The General Data Protection Regulation (GDPR) has reignited many a hot debate on data and privacy with some arguing the new rules will negatively impact publishers and ad tech vendors. Leading up to GDPR, it’s thought some advertisers even considered pausing programmatic ad buying to avoid wrongly using audience data.
In addition to effects on adland, consumers have spent months being smashed with website popups forcing them to accept the new rules before proceeding, but will it all be worth it in the end? Can brands, tech giants and those that deal in data really be trusted and are consumers any wiser on what they are accepting?
CEO of data science and AI business Quantium, Adam Driussi, says the extent to which GDPR is a step-change as opposed to a simple step-up, depends on how a business has been managing its data to date. Quantium’s data has been de-identified by design and by default for 15 years, so he sees initiatives like GDPR as an opportunity. He says it made a very deliberate decision not to deal in personal information and all its core data-sets are de-identified by design.
“When someone chooses to share their data, you have to treat it like a special gift and use it for their ultimate benefit, whether to improve the products and services they use or transform the customer experience,” he said.
“When businesses lose sight of the people they exist to serve, that’s when problems arise.”
Australian advertisers have been warned — ignore GDPR risks at your peril.
Although it is unclear how much of an impact the new rules will have — and for many companies it could be minimal — the reality is any business that has a customer base in Europe is exposed.
Businesses that use digital platforms like Facebook and Google will also be required to contend with their new policies on GDPR, which largely places the onus on brands, publishers and agencies to ensure their consumer data practices are GDPR–compliant.
AdNews approached several industry and ad tech leaders to find out how the rules, which took effect on 25 May, would impact advertisers, and whether the market was prepared.
The new rules place a greater emphasis on businesses to make it very clear to customers about consent to use their data. This has led to myriad companies updating their data consent policies in recent months.
The data privacy issue: The Royals create AdNews July 2018 front cover:
Another major impact is the right for consumers to regain their data, which will require companies to implement data management practices that allow consumers to download their data easily and seamlessly.
Australian Association of National Advertisers (AANA) CEO John Broome said privacy and data are front of mind for larger advertisers and CMOs.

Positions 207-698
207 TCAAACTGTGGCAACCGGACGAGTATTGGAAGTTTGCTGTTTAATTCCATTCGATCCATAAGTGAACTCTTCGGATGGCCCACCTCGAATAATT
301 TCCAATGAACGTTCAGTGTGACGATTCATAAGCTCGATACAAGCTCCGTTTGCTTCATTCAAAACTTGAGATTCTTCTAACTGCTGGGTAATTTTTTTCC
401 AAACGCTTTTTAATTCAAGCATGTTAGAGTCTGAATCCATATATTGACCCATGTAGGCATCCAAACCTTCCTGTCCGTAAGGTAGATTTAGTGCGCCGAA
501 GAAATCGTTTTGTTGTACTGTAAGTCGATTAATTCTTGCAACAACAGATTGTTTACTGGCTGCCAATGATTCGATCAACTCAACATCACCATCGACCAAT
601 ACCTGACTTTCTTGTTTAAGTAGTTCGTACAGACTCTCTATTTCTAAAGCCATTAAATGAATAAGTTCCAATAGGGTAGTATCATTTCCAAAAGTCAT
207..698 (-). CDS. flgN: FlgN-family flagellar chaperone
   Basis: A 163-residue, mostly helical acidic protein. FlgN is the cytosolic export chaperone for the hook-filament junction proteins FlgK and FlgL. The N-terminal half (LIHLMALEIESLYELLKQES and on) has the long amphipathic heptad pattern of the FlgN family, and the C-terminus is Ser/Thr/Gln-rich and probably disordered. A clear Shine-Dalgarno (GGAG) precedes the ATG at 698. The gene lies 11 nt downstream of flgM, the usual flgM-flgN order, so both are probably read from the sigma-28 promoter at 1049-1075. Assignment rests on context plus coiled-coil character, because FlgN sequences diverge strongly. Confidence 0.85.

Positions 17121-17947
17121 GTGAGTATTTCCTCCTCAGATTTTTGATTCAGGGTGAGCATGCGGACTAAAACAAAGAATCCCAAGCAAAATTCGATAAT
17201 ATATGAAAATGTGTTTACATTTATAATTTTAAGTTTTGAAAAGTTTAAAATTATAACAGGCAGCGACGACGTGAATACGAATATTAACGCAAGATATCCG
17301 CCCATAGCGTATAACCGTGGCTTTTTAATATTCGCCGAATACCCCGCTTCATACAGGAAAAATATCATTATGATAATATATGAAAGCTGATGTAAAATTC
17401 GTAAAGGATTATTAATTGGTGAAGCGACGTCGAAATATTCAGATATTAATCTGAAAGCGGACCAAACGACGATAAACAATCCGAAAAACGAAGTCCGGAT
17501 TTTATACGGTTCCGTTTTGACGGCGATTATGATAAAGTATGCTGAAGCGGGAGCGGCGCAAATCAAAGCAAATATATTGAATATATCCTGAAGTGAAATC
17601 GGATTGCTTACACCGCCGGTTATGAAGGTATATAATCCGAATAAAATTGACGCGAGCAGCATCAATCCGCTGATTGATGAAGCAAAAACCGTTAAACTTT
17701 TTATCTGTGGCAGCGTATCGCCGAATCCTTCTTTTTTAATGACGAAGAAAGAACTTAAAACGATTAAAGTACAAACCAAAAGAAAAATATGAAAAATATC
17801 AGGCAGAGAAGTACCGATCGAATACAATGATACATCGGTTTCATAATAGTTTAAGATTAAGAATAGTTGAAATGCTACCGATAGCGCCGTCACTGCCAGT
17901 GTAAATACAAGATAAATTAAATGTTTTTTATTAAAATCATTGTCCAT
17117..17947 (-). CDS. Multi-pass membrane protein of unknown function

“There’s definitely a sense among advertisers, both locally and internationally, that when it comes to these issues brands need to be taking control and are being accountable,” Broome said.
“The way they want to do that is by being very consumer–centric, which you’d expect from advertisers.”
PwC director Sunita Gloster told AdNews a lot of companies are viewing GDPR as more of a compliance issue.
“Based on our experience, many Australian companies aren’t sure if they’re affected, let alone compliant. Australian companies may be caught up in the new rules without even realising it,” she said.
“Some though are using it to get their house in order — a data spring clean and an opportunity to gain a competitive advantage to build trust through data governance and to protect the asset they value most greatly, the customer.”
According to the World Federation of Advertisers, half of multinational brand owners surveyed last month believed their marketers have major knowledge gaps about the implications of GDPR on future marketing campaigns.
One ad tech business closely monitoring the effects is News Corp’s data–driven video marketplace, Unruly. It conducted a study, Navigating the Landscape of Trust, that asked 350 senior media buyers across the world for their views on GDPR and how it would impact the industry.
The results confirmed trust is a major concern for media buyers, as is ensuring that ad tech vendors are "honest, helpful and straightforward" and "consistently provide accurate reporting metrics".
Unruly's global CEO Norm Johnston told AdNews GDPR is a good thing because it encourages companies to carry out a “data detox”.
“Some bad practices and opaque processes have been built–up over the years and I think it’s been a good cleansing process for the industry to clear up who is responsible for what, and to bring some clarity to not only those in the industry, but consumers as well,” he said.
“It’s been an inconvenient benefit to the industry. What consumers are saying around the world is that they want to do business with brands that they can trust."
ADMA's acting CEO and chief operating officer, Steve Sinha, believes that companies who are not taking the trickle–down effects of GDPR on Australia seriously risk being stung.
“The reality is, people operating here can be affected by GDPR. One of the other implications is that it can affect anyone you may talk to who is a customer or recipient residing in the EU,” Sinha said.